McTigue...gave examples of how his country made major internal changes to turn the tide on years of debt....[He]...told the audience that one of the ways his country got out of debt was by using its natural resources. He said New Zealand used long-term contracts to get commercial enterprises such as lumber companies — whether locally or from abroad — to become invested in the country’s economy.

He also described how it tossed out old bureaucracy and completely overhauled its education system by having individual schools governed by boards of trustees consisting of people elected only by the parents of children who attend the schools.

The arrangement led to accountability and better education, he said.

McTigue said that after making difficult changes, his country went from decades of not having balanced budgets to years of posting surpluses.

“Most of us here have had to live with the exact same income we got four years ago,” he said. “If we can do it, why can’t the government?”

Using natural resources and reforming education: sounds good to me. I write enough about education, though, and want to focus on the idea of using our natural resources.

It should be obvious what the Ocean State's greatest natural resource is, right? The Bay. Water (or "Waaatterrrr" a la Patrick Kennedy). The shipping/port issue debate comes to mind immediately, but I want to go beneath those waves and focus on our fisheries. Basically, maximizing our fishing industry responsibly is something that needs to be studied. But I'm no expert at all and confess to being naive as far as the state of the fisheries.

In 2008, shore fisherman started expressing their worry that our striped bass population was in decline. Some thought this was the "canary in the coal mine", but the Atlantic States Marine Fisheries Commission maintained that all was well with stripers. Fishermen didn't agree with each other, either (though I'm pretty sure that's not surprising!). Shore fisherman continue to believe that stocks are declining, citing a scarcity of "schoolies". However, apparently teen stripers and some of the big boys are still plentiful. There are also concerns that commercial fishermen down the coast (Maryland, for example) are wreaking havoc on our stocks.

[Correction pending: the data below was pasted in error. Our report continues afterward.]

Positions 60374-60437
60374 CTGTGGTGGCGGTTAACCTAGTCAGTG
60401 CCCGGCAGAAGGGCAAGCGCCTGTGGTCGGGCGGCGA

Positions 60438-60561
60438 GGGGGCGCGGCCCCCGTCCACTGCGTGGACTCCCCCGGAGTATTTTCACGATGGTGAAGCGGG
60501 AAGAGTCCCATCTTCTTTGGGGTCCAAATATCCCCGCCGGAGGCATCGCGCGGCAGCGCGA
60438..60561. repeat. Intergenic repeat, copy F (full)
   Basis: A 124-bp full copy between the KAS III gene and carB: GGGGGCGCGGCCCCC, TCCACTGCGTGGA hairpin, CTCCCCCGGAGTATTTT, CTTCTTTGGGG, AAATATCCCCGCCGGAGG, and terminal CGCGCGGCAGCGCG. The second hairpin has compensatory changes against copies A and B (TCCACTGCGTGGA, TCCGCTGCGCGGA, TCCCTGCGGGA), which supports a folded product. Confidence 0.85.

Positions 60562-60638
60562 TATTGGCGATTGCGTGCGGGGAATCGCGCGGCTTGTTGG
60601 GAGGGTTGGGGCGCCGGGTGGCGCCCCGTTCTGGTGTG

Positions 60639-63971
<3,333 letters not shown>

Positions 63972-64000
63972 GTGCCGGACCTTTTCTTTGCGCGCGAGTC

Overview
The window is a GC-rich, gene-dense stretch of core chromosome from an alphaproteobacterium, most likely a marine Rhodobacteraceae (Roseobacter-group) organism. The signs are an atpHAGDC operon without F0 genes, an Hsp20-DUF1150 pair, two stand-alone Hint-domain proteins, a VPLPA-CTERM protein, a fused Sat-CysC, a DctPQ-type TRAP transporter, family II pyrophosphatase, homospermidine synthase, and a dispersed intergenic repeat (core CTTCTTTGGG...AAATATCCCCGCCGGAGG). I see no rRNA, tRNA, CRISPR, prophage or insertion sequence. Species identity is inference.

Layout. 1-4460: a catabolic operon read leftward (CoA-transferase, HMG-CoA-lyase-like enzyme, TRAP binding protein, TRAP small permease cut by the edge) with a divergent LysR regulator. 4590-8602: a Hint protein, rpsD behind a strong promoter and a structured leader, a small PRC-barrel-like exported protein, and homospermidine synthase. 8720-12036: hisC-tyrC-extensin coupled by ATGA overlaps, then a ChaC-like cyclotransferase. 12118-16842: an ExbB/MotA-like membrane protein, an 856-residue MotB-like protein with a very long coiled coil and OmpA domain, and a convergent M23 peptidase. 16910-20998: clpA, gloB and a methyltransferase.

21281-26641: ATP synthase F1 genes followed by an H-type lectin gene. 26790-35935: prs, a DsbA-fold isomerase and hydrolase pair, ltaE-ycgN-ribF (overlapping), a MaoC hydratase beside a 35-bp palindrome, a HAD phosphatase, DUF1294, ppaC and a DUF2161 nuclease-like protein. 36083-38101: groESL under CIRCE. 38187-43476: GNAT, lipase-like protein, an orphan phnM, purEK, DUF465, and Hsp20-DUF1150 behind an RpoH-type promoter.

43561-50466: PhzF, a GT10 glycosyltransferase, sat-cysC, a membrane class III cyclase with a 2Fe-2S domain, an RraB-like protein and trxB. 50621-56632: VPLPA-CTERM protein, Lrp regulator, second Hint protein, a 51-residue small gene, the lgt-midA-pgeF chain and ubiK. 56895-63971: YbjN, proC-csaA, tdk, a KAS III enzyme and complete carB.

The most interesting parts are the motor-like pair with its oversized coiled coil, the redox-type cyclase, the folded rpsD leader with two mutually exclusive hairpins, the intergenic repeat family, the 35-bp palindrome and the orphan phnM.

Now there are also concerns about the Southern New England lobster industry and plans are in the works to reduce the allowable catch by between 50-75%. That would be a death blow to many, many lobstermen, who point out that they are older and basically the fleet is going to "age out" eventually anyway, so drastic cuts aren't needed.. Apparently the drop in catchable lobsters is attributed to "warming water temperatures, shell disease and an increase in predators such as striped bass and dogfish." An increase in striped bass. See my confusion? One fishery is shrinking because of an increase in the population of another species that is also shrinking. Or is it?!

By the way, I never knew that squid fishing was the most valuable fishery around here. Calamari anyone?

February 26, 2011

The Unvarnished History of Rhode Island's Short-funded Public Pensions, by John

Monique Chartier

Copied below is an excellent analysis compiled by John (under this post). To it, I would append one item - an additional culpable party: decades of elected officials who possessed the power to implement realistic benefits for tens of thousands of public employees and chose, instead, to further their own selfish political ends by making empty, grandiose promises.

Dear teachers and other public sector union members:

Too many of you are undoubtedly looking at each other over drinks these days, and trying to make sense of what our Democratic General Treasurer is saying.

Let me help you out.